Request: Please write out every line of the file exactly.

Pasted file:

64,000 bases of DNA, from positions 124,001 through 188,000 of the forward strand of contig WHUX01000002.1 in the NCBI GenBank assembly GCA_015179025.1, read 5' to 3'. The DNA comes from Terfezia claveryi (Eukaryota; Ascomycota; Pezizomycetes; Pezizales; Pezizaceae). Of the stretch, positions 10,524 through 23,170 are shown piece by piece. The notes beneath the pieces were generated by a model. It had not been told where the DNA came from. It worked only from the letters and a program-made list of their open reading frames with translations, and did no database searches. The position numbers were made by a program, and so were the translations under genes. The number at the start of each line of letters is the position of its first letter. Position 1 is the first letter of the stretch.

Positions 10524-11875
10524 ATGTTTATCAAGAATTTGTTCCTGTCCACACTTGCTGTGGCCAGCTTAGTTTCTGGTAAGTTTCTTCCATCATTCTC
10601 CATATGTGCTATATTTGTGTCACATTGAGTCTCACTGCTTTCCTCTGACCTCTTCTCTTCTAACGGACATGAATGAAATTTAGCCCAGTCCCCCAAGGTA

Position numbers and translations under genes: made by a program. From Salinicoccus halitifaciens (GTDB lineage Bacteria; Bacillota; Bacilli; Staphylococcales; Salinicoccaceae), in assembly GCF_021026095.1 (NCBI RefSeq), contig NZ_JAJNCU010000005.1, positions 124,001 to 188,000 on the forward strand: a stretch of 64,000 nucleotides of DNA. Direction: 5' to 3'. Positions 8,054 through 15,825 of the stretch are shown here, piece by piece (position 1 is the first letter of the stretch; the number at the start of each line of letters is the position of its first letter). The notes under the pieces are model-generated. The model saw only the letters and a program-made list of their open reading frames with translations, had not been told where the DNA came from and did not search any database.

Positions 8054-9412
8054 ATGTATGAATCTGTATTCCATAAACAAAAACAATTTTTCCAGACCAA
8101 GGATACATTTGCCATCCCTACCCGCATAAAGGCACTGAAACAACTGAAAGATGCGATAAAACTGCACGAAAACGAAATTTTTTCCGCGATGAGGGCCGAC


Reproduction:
64,000 bases of DNA, from positions 124,001 through 188,000 of the forward strand of contig WHUX01000002.1 in the NCBI GenBank assembly GCA_015179025.1, read 5' to 3'. The DNA comes from Terfezia claveryi (Eukaryota; Ascomycota; Pezizomycetes; Pezizales; Pezizaceae). Of the stretch, positions 10,524 through 23,170 are shown piece by piece. The notes beneath the pieces were generated by a model. It had not been told where the DNA came from. It worked only from the letters and a program-made list of their open reading frames with translations, and did no database searches. The position numbers were made by a program, and so were the translations under genes. The number at the start of each line of letters is the position of its first letter. Position 1 is the first letter of the stretch.

Positions 10524-11875
10524 ATGTTTATCAAGAATTTGTTCCTGTCCACACTTGCTGTGGCCAGCTTAGTTTCTGGTAAGTTTCTTCCATCATTCTC
10601 CATATGTGCTATATTTGTGTCACATTGAGTCTCACTGCTTTCCTCTGACCTCTTCTCTTCTAACGGACATGAATGAAATTTAGCCCAGTCCCCCAAGGTA

Position numbers and translations under genes: made by a program. From Salinicoccus halitifaciens (GTDB lineage Bacteria; Bacillota; Bacilli; Staphylococcales; Salinicoccaceae), in assembly GCF_021026095.1 (NCBI RefSeq), contig NZ_JAJNCU010000005.1, positions 124,001 to 188,000 on the forward strand: a stretch of 64,000 nucleotides of DNA. Direction: 5' to 3'. Positions 8,054 through 15,825 of the stretch are shown here, piece by piece (position 1 is the first letter of the stretch; the number at the start of each line of letters is the position of its first letter). The notes under the pieces are model-generated. The model saw only the letters and a program-made list of their open reading frames with translations, had not been told where the DNA came from and did not search any database.

Positions 8054-9412
8054 ATGTATGAATCTGTATTCCATAAACAAAAACAATTTTTCCAGACCAA
8101 GGATACATTTGCCATCCCTACCCGCATAAAGGCACTGAAACAACTGAAAGATGCGATAAAACTGCACGAAAACGAAATTTTTTCCGCGATGAGGGCCGAC